I thought I was vegan. It turns out I was wrong.
As the term has changed in recent years to encompass a growing number of plant-based foodies, it has morphed from a way of describing those who exclude animal products from their diet, to those who replace them.
A whole industry has grown up around mock meat, faux fish, egg alternatives, and non-milks. Supermarkets are rearranging their shelves to make room for these ‘natural’ vegan health foods. Seitan burgers, fake feta salads, TLTs (smoked tofu, lettuce and tomato sandwiches) and cashew cremes are nosing their way onto menus in every big city restaurant, urban street food stall, fashionable town deli and village gastro-pub in the UK.
The rise of Veganuary, or vegan January, has done wonders to raise the profile, promote the ethics, understanding and appreciation of veganism and many people are trying hard to reduce their meat and dairy intake as a result.
It’s truly incredible to see the pace of the change and, if recent converts need these alternatives to make the transition, I’m all for it. But it’s not for me.
I suppose I’m old school. I came to this lifestyle on a different route. I’ve been vegetarian for a decade and stopped eating red meat long before. I didn’t try to become vegan, it just happened.
First, I realised I didn’t enjoy eating meat and was just having it as I always had. It wasn’t a conscious choice. I remember as a child the horrible sensation of chewing beef that wouldn’t dissolve in my mouth for what seemed like an eternity before swallowing a big ball of stringy flesh. I did it because I thought I had to. I was in my 20s before I realised that I didn’t need to eat meat to have a healthy, balanced diet.
I love to eat fresh vegetables, pulses, fruit, nuts and seeds, and those are things I always want to eat, above all else. Meat and fish eating were getting in the way of that.
For a long time, I was convinced I still needed to eat eggs and cheese to achieve the required amount of nutrients, particularly for their complete protein and vitamin b12, but over the years I have realised that this is not the case. All the amino acids that make up protein are available in plant sources, and vitamin b12 can easily be taken as a supplement. (I used to think supplementation was ‘unnatural’ and the result of a poor diet, but have altered my view based on the fact that the UK NHS recommends Vitamin D supplements in the winter months due to low levels of sunlight, and folate supplements for all pregnant mothers, so there are some occasions when we cannot get what we need naturally. There are also claims that animals farmed for their meat actually receive vitamin b12 supplement injections).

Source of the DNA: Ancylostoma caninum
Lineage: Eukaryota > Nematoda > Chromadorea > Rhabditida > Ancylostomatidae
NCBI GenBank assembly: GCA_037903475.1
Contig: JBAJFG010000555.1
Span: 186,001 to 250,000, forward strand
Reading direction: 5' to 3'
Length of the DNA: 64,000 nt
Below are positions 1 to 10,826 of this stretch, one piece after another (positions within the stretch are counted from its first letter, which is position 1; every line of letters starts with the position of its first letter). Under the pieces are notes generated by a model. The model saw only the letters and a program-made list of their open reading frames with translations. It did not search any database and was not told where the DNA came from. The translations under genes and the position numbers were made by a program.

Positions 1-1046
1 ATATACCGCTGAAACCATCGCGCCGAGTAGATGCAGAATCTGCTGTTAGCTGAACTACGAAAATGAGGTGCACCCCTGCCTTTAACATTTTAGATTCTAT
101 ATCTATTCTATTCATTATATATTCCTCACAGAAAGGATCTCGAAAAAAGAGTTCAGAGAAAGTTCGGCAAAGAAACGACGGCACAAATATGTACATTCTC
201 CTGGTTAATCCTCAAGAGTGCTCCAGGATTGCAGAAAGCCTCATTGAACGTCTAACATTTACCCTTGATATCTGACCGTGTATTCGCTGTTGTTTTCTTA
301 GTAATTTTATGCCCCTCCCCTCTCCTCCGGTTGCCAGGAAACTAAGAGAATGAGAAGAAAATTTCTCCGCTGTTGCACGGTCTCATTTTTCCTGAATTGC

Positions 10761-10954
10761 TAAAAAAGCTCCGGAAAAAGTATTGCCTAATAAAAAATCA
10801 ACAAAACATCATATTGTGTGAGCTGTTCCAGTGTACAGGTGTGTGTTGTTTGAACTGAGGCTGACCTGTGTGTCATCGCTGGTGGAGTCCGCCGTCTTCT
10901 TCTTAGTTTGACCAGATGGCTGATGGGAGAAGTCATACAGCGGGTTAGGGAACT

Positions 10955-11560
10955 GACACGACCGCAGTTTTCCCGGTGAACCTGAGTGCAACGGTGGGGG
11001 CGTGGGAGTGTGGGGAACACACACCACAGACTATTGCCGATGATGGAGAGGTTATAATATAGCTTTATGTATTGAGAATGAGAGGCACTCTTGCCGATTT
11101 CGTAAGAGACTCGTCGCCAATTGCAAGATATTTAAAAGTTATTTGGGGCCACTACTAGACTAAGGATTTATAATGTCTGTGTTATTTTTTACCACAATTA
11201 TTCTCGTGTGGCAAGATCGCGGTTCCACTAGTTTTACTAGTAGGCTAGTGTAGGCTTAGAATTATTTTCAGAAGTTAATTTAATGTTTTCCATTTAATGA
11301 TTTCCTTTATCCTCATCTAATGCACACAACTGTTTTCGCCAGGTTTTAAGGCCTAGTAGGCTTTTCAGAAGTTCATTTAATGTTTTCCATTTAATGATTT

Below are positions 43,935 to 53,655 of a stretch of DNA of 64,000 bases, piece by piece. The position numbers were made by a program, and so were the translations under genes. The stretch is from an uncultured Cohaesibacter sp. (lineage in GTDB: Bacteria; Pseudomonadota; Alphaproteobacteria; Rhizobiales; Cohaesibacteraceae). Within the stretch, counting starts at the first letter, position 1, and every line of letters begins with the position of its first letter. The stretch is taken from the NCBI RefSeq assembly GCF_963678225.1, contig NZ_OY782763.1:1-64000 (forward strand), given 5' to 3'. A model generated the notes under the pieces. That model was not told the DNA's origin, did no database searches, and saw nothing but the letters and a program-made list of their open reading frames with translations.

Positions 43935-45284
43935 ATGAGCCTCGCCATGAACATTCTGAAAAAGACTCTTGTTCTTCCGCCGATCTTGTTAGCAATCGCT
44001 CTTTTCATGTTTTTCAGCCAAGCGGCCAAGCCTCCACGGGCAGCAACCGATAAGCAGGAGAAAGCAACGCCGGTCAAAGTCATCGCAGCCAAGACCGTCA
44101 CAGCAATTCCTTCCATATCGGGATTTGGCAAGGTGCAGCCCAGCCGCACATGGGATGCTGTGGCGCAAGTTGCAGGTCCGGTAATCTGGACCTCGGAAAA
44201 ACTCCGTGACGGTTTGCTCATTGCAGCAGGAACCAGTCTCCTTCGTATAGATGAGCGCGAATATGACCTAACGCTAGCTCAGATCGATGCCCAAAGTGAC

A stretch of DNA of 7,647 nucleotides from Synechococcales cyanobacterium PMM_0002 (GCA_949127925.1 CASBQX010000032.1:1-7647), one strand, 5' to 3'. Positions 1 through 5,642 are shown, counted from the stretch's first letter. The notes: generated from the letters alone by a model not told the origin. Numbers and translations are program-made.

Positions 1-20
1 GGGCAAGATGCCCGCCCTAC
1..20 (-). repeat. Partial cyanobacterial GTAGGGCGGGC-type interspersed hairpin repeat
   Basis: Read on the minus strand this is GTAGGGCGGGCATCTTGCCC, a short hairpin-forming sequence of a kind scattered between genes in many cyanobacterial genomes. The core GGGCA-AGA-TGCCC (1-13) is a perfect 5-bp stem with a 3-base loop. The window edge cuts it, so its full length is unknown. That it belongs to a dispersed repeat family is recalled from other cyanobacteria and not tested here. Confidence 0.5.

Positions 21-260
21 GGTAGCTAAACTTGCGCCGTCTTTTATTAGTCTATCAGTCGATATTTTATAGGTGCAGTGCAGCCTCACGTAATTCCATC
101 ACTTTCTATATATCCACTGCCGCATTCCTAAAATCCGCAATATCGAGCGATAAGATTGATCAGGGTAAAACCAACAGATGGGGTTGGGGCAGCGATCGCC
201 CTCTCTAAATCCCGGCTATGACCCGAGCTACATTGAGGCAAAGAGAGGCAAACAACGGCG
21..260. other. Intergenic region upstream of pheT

Over the years of being vegetarian, eggs and dairy just became unnecessary, I began to enjoy them less and I gradually stopped eating them. Looking for a replacement for them never crossed my mind. I haven’t consciously eaten dairy or eggs for over two years now and I don’t miss them in the slightest.
My ethical motivations for veganism have increased in intensity the longer I eat a plant-based diet. I was always interested in how dietary changes can contribute to a reduction in environmental damage, but animal welfare concerns came a lot later. The realisation that humans can sustain themselves perfectly well without resorting to harming other creatures has given me a much greater sensitivity to the plight of farmed animals, and a more intense revulsion towards the abuse of their bodies. I suppose the farming of animals has now become utterly unnecessary in my mind.
Becoming vegan has never been difficult and I have never missed or lacked or craved. I don’t have a ‘sweet tooth’ and vegan cake can never hit the spot like dried fruit and nuts or a banana dipped in peanut butter can. Anything that detracts from my enjoyment of eating simple, fresh fruit and vegetables, be it too much oil, spice, salt or sugar, seems a waste and a shame. Given the choice, I’d take a salad over a ‘facon’ butty any day.
With the sheer number of substitutes around these days, a vegan diet can be as healthy or unhealthy as any other diet. As for me, I think I fall into some kind of vegan sub-classification – fruitarian-plus, maybe?
What do you think? Do we need vegan sub-categories? Comment below, or on our Facebook page